Friday, November 19, 2010

Rainwater Harvesting Cistern

So I finished installing the PEX plumbing, and started on a different water supply:

The decision to try a rainwater harvesting system came about for two reasons. One: Solar power and and a 2500+ watt well pump don't exactly play well together. Two: The cost of a water treatment system required to soften, remove iron, and remove sulfur is ridiculous. Plus, this alternative stuff is addicting :) The over simplified principle is to catch the water, remove large debris, and transfer it to the tank.

The more complex version requires a first flush device, a completely dark tank, a way to control sediment in the tank, a way to pump the "best" water from the tank, a filter system, and a purification system if the water is used as drinking water.

A "first flush" is an automated way avoid the first 10 or 20 gallons from the roof. It allows the dirt, leaves, bugs, bird shit, etc.. to get washed off the roof.

A rough filter in/on the gutters keeps leaves and/or sticks out of the water. (I'm actually pre-filtering the water down to 50 microns before it even hits the tank)

The tank, in my case, is a modified precast "pump house"(basically a septic tank) sealed with Thoroseal, a potable water safe concrete sealer. The rainwater enters the tank through a "calming inlet". This stops any rush of incoming fresh water from stirring up any sediment they may have made it into the tank. The complete lack of light in the makes impossible for any algae to grow.

The pump hose pickup is designed to pull water from about 8 inches below the surface of the water. This way it is above any sediment on the bottom, and below any surface debris floating on the surface. There is also a float switch to make sure the pump stops when the water level is too low.

The water is pumped into a pressure tank. From there it goes through a series of sediment and charcoal filters. In my case I use a 25 micron sediment filter into a 10 micron, and then a 1 micron charcoal filter. At this point water can be used for just about everything. For drinking water I plan to install a point of use UV purifier in the kitchen.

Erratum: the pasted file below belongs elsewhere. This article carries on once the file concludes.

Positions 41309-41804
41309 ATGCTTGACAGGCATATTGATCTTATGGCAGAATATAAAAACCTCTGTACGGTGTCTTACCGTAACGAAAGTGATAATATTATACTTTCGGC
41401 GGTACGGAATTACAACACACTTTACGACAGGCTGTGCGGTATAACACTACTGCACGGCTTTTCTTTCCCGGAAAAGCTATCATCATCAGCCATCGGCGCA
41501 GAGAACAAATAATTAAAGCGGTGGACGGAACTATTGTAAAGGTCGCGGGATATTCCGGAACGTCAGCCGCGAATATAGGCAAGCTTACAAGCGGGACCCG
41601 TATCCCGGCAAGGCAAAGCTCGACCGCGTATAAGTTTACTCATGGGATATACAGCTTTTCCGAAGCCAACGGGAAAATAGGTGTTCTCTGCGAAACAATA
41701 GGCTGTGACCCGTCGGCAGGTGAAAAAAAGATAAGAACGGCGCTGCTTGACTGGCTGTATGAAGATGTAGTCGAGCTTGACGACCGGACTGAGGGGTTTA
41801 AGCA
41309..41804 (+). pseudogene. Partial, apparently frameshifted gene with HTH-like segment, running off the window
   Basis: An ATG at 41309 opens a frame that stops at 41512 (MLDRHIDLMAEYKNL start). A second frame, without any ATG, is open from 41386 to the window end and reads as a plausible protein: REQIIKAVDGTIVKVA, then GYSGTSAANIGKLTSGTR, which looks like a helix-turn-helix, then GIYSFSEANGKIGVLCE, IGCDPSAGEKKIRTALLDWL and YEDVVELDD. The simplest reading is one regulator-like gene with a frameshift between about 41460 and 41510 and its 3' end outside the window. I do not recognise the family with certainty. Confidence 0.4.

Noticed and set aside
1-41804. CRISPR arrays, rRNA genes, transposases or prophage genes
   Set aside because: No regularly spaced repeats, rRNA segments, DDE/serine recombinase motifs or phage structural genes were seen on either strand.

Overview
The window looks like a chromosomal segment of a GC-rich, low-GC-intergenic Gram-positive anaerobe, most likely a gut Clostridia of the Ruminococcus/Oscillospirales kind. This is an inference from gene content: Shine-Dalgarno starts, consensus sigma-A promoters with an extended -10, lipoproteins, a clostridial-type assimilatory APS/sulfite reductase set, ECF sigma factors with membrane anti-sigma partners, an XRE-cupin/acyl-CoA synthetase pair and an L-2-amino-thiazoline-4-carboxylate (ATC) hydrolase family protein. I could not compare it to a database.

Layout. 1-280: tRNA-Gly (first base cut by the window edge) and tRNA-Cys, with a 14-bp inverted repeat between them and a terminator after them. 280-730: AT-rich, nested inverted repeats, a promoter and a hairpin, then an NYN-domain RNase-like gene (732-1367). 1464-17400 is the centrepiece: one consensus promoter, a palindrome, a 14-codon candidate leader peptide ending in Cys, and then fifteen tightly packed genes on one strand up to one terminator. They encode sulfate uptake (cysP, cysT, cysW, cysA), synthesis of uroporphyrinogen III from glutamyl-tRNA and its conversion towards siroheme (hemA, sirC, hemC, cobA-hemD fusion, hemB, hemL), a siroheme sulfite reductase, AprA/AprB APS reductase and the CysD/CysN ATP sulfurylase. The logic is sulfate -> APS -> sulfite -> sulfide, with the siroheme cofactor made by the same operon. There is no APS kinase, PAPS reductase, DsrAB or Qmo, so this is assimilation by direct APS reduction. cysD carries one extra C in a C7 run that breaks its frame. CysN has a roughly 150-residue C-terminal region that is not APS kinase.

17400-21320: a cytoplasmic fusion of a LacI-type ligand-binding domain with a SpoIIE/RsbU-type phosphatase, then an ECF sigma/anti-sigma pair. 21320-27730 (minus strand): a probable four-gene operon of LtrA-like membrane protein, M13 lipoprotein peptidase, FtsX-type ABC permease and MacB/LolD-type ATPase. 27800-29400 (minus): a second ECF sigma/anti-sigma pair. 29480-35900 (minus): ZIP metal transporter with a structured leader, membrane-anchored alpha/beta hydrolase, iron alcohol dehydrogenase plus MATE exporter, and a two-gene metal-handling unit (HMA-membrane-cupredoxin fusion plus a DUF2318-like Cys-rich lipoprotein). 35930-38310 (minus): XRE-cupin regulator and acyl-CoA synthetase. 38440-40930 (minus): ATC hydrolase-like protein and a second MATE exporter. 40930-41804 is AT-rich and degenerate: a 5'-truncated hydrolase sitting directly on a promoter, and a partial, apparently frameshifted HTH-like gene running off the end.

So after that long winded explanation: I'll have better water, and I only need 100 watt pump. Oh, and 1" of rain will produce about 600 gallons of water per 1000 sq. ft. of roof surface area. So with my 2000 sq. ft. of roof surface, and living in central new york, I should be able to completely cycle the cistern every couple weeks... on average.( almost 50,000 gallons a year from one roof!)

Solar Power Starter Kit

Well, it it won't power my shop tools, but it should power just about anything in the apartment.I welded up an aluminum mount and put it on top of a steel pole. The concrete, and location, is temporary... It definitely won't stand on it's own in a wind with that little bit of concrete. The array consists of 6 195 watt panels, and will eventually track the sun automatically.

Saturday, September 18, 2010

One more basic necessity provided

Well it's not concrete yet, but a few months of settling, a couple of layers of tamped sand and stone and it's close.

It's a bit of a religious debate as to where the plastic should be (below stone or below concrete), but I needed to stop the moisture until the slab is poured, so...

no hand tamping here...

My "Sanford & Son" scrap pile had to be replaced by a leach field. YES, more tree and stump removal...

With the cost of stone delivery going through roof these days, it was actually much cheaper, and easier, to go with a chamber system instead...

The prettiest it'll ever be...

Speed levelers ensure that all 3 trenches are used equally...

150 feet of trenches

I just need to back-fill...

Thursday, June 17, 2010